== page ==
In another new genus for me, Nick Aplin identified these mushrooms as Clustered Domecap Lyophyllum decastes. A relative of the Japanese Shimeji mushrooms which you see in posh supermarkets sometimes.

Moving into a heathy area, with pines, Nick introduced us to Sprucecone Cap Strobilurus esculentus, growing out of fallen spruce cones.

There was a good crop of Trumpet Chanterelle Cantharellus tubaeformis under the trees. We also found a Rollrim Paxillus species on the heath which, after receiving a tip from Lukas Large last week that a Paxillus growing on heath could be Paxillus cuprinus, I'll try and take a look at under the microscope. I didn't get a photo as it didn't look very interesting.

Besides, I was far too distracted by this gorgeous Greenfoot Fibrecap Inocybe calamistrata. Growing not far from where we found it last year.

Look at it! There's just so much going on with this mushroom.

Also around here we came across a few Bovine Boletes Suillus bovinus...

... Together with Rosy Spike Gomphidius roseus, which is thought to be parasitic on the Bovine Bolete Suillus bovinus. (There's more about this on the first-nature website, here.)

Among the pines, we came across this lovely velvety and squidgy bracket: Benzoin Bracket Ischnoderma benzoinum. Another new species for me.

And as we turned to head back to the car park, we passed this wonderful patch of rosey-pink mushrooms.

Nick was inclined to call these Mycena pura. I am still very confused about where to draw the line between M. pura and M. rosea.

There was still time for a few interesting finds on the way back to the car park.

Smoky Bracket Bjerkandera adusta.

And Lumpy Bracket Trametes gibbosa.

And a grey Knight Tricholoma sp. which has come home with me, so I'll have to see if I can put a species name to it.

Last – and least in size – we came across a slime mould growing on a rotting tree stump. Only about 1 mm tall, but pictured here under the stereomicroscope. The stalks are covered by a silvery sheath which Bruce Ing has described as looking like 'silk stockings', which makes this Stemonitopsis typhina.

For the record
Date: 30/09/2017
Location: Tilgate Park

All records to be submitted by Nick Aplin, Sussex Fungus Group

Tuesday, 26 September 2017

Return to The Mens

The sun may have been shining on Sussex on Sunday, but not where I was! Because I'd decided to head into the deep dark woods of The Mens with the West Weald Fungus Recording Group (WWFRG).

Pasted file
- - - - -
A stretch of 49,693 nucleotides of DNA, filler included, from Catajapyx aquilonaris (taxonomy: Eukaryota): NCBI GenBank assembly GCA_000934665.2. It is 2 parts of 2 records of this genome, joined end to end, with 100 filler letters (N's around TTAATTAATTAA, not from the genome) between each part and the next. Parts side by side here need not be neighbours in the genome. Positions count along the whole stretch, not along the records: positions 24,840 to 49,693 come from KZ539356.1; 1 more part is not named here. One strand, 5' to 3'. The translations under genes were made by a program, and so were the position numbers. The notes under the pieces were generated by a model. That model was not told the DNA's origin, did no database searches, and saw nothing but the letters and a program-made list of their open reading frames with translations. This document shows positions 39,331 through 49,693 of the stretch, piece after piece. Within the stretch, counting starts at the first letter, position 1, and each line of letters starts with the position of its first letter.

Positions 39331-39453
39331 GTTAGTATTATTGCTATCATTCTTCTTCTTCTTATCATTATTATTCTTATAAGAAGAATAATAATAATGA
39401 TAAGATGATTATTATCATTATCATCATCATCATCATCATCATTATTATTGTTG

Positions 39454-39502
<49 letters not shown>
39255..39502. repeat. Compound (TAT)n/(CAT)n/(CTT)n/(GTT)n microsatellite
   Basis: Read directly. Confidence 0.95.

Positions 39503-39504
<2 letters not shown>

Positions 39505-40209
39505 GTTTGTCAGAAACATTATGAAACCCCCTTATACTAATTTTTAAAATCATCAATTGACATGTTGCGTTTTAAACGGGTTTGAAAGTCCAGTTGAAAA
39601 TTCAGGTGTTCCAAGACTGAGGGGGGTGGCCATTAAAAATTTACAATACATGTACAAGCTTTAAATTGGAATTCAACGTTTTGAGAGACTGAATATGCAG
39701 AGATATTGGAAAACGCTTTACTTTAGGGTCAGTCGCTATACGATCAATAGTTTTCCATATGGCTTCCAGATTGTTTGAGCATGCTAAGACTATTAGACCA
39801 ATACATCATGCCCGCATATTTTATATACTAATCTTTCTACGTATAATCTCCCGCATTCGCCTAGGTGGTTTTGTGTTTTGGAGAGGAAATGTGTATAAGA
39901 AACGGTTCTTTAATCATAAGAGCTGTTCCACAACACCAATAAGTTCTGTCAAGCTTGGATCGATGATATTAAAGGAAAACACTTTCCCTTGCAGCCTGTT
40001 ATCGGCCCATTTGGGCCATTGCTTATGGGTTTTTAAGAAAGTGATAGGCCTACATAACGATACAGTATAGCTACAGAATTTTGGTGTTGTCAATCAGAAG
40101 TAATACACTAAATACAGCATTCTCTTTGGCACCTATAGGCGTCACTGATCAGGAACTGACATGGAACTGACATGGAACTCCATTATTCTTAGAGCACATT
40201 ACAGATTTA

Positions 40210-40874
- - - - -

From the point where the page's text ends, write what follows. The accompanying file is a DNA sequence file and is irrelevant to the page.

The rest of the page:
The Mens is a regular survey site for the WWFRG and I joined them here last October, so I was interested to see what we'd find this time: same again, or different?

Led by our foray leader, Mike Waterman, we ventured into the woods. Hoping we'd be able to find out way out again...

These baby Stump Puffball Lycoperdon pyriforme were the first to greet us as we stepped into the woods. Little cuties!

And this crop of elfcups was a nice find. It's common to come across this fungus living in logs and branches on the woodland floor instantly recognisable by the green staining effect that the mycelium brings about in the wood. But you don't often see the fruit bodies.

I'd always called these "Green Elfcup Chlorociboria aeruginascens"; but this is one of those situations where, as you delve deeper into mycology, you realise it's not quite as simple as that. There are actually two species of Chlorociboria which look pretty much identical in the field. The other species is Chlorociboria aeruginosa (even the names are almost identical). The only way to tell them apart with confidence is to look at them down a microscope and examine the spores.

It turns out the spores are actually really hard to see. But I've had a go.

Mounted in water and stained with Lactophenol Cotton Blue. 1000x magnification.
Mounted in Melzers Reagent. 1000x magnification.

If those tiny sausage-shaped things I'm looking at are indeed spores, then I make them about 7 or 8 microns long. The dark spots on the spores in the top photo must be oil droplets. The longer club-shaped things in the bottom photo are 'asci' (long thin bags which hold the developing spores).

That would make this Green Elfcup Chlorociboria aeruginascens.

We soon started to notice little tufts of coral-like fungus, rising up from the leaf litter. One of the Corals a Ramaria species. The hyphae, below this clump, appeared to be rooted to a substrate of old Beech husks.